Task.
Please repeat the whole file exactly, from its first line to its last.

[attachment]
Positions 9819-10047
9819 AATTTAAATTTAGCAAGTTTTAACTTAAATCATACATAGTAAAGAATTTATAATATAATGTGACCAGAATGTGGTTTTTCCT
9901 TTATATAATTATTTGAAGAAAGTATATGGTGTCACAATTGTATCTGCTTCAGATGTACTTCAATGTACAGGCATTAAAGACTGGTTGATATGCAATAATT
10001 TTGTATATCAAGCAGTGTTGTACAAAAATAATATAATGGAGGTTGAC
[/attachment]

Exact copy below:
Positions 9819-10047
9819 AATTTAAATTTAGCAAGTTTTAACTTAAATCATACATAGTAAAGAATTTATAATATAATGTGACCAGAATGTGGTTTTTCCT
9901 TTATATAATTATTTGAAGAAAGTATATGGTGTCACAATTGTATCTGCTTCAGATGTACTTCAATGTACAGGCATTAAAGACTGGTTGATATGCAATAATT
10001 TTGTATATCAAGCAGTGTTGTACAAAAATAATATAATGGAGGTTGAC